First of all, notice my aqua Singer, circa 1970's, that I found a couple of months ago at the Salvation Army Superstore for $10.00. Serviced and cleaned up, it's one of my favorites. Now, on to the matter at hand; one drawback to sewing home furnishings with a lightweight machine is that it's difficult to get the durability you need from plain old All Purpose thread. What you really need to get the job done right is a true commercial machine that will accept upholstery weight thread. Sewing machines designed for home use, especially inexpensive new machines, aren't set up to handle upholstery weight thread. However, there is a trick I learned from a talented costume seamstress/Hancock Fabric Assistant Manager. Here's what you can do to get strong durable seams and professional looking topstitching using your home machine.
1. Thread the top of the machine with upholstery weight thread and use All Purpose thread in the bobbin
2. Use a heavy duty needle in the machine. I use either a needle made for denim/jeans or leather. The eye is larger so it won't fray the upholstery thread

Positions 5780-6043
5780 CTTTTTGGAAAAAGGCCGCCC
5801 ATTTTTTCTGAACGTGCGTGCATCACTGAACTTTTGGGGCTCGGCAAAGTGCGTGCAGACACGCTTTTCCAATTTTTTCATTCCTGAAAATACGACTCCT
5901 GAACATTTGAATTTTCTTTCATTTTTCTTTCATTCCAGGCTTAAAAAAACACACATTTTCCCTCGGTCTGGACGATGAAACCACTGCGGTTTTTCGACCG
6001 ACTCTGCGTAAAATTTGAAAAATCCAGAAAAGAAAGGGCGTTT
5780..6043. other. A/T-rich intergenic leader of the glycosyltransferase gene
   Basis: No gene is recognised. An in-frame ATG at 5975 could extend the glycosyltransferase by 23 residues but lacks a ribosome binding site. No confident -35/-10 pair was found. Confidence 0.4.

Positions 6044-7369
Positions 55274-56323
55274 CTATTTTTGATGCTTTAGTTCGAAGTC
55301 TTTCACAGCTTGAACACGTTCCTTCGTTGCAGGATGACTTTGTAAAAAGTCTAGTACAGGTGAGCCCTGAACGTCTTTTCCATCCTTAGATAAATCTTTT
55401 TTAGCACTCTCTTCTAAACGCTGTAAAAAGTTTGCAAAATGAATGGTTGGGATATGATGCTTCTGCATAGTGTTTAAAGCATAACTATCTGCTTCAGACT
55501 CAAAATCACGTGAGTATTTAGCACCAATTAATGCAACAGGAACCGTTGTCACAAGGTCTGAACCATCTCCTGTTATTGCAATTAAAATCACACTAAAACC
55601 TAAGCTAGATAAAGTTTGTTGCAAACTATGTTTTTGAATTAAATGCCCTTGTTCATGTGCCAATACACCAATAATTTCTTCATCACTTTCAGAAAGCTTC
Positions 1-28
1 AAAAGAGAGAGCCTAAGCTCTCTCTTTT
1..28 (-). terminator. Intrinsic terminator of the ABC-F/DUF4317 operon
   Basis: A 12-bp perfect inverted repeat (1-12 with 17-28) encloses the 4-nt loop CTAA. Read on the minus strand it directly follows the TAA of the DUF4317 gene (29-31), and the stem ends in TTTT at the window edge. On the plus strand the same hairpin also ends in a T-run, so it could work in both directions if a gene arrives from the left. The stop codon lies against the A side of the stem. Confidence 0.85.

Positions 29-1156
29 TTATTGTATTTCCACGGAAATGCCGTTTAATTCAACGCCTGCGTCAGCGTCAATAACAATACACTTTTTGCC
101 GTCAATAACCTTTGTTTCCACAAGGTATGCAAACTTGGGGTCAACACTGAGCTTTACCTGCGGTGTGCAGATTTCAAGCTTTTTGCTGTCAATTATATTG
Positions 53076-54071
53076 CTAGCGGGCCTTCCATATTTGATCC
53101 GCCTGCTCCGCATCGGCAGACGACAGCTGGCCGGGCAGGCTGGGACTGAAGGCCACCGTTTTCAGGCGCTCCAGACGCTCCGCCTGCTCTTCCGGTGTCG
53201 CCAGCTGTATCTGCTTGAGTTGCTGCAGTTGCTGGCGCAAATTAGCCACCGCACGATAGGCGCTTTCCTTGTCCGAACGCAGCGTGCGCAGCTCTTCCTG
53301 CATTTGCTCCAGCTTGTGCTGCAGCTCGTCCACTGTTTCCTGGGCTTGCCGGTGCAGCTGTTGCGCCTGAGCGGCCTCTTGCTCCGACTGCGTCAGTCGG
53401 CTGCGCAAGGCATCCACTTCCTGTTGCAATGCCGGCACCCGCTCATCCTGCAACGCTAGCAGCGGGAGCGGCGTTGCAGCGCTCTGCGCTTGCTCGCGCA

Check out the difference that heavier thread makes on this canvas topstitching.
1/2" seam allowance on a canvas strip
Topstitching with All Purpose thread in both the top and the bobbin
Upholstery weight thread in the top and All Purpose thread in the bobbin
I didn't even change the tension on my machine. This may not work on all home sewing machines but it's worth a try if you need to do heavy weight sewing.
One other obstacle to sewing heavy weight upholstery fabric on a home machine is that the presser foot only raises so far. Depending on how thick your fabric is, it can be impossible to get double and triple layers of heavy upholstery fabric to move through the machine.